The Department of Justice (DOJ) today published Research and Statistical Bulletin 28/2017 ‘Youth Justice Agency Annual Workload Statistics 2016/17’. It is an Official Statistics Publication.
This report presents workload statistics for the last five financial years for both Custodial Services (Woodlands Juvenile Justice Centre, JJC) and Youth Justice Services (YJS) within the Youth Justice Agency (YJA). Area statistics in this report are produced in terms of the 11 Local Government Districts that became operational in April 2015. This ensures that consistent data can be produced on an annual basis for comparison purposes. This will also facilitate comparison with other data sources such as PSNI recorded crime information or NI population data. The publication continues to provide descriptive analysis of trends on a range of demographics, including some Section 75 characteristics and care information.
The key findings were as follows:
The total number of movements within the JJC, that is new admissions plus internal changes of status, such as PACE to Remand, was 8% lower in 2016/17 (443) than in the previous year (484).
In 2016/17 there were a total of 7,935 days of custody provided by the JJC. Of these days 3% were for PACE, 65% for remand and 32% for sentence.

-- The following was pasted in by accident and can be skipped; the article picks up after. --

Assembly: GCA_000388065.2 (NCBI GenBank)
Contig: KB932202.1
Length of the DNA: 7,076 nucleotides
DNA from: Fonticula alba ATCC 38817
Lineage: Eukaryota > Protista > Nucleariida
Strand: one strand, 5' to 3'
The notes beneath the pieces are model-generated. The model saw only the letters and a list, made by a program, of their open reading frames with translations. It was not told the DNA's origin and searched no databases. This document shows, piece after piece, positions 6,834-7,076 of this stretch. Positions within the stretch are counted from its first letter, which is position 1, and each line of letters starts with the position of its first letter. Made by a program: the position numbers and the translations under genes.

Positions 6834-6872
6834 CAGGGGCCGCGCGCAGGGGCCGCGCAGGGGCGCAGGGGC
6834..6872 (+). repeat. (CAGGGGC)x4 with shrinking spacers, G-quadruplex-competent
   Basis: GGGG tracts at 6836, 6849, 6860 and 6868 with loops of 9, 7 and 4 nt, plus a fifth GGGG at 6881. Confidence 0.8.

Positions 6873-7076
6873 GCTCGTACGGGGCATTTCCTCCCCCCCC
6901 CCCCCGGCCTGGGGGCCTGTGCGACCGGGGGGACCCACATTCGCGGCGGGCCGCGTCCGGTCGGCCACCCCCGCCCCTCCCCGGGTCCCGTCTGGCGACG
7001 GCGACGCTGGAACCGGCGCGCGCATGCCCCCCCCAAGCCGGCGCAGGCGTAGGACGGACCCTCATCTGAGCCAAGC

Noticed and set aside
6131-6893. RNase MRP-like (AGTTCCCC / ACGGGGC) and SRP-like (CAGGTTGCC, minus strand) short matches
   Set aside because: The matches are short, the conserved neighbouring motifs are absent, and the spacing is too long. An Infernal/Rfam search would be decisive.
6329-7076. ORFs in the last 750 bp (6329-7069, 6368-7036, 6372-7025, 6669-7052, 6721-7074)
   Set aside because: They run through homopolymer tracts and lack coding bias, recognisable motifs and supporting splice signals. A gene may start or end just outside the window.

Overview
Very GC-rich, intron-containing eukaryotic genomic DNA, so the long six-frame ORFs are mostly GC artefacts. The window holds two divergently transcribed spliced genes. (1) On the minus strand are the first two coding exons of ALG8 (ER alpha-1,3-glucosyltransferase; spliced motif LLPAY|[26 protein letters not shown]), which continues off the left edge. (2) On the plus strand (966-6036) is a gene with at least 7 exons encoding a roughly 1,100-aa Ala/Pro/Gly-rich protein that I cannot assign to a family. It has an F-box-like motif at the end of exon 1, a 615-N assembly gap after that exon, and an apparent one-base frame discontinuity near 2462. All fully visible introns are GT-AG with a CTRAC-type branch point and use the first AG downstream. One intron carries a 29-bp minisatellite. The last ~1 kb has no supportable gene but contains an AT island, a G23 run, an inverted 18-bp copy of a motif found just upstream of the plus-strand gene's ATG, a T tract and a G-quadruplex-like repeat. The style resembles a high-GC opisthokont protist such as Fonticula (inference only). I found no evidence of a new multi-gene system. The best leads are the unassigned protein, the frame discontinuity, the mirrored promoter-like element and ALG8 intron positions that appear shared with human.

The number of sentence movements fell in 2016/17 to 35, the lowest number since 2012/13 and a decrease of 42% compared with 60 in 2015/16. The proportion of movements attributed to PACE (44%) and remand (48%) has increased compared to last year (42% and 45%, respectively).
The total number of individual young people in custody in 2016/17 decreased 15% from 163 to 139. As such, fewer than one in every 1,000 young people in Northern Ireland was involved with Custodial Services in 2016/17.
The proportion of young people involved with custodial services that were looked after increased to 39% in 2016/17 from 29% in 2015/16. This is in the context of a decrease in the total number of young people in custody.
The number of referrals to YJS remained relatively stable with 1,539 referrals in 2016/17 compared with 1,579 referrals in 2015/16. In the last 5 years, however the number of referrals has fallen by 8% from 1,675 in 2012/13 and 17% from the five-year peak of 1,846 in 2013/14.
The number of individual young people involved with YJS decreased by 4% from 929 in 2015/16 to 893 in 2016/17. This means that around 5 in every 1,000 young people in Northern Ireland were involved with YJS in 2016/17.
The highest proportion of referrals to YJS in 2016/17 were diversionary, at 49%. This is slightly higher than in 2015/16 (46%). Court ordered referrals made up 35% of the workload and the remainder were community orders (3%) and other referrals (14%), which include reducing offending programmes, bail support cases and work with probation.
Notes to editors:
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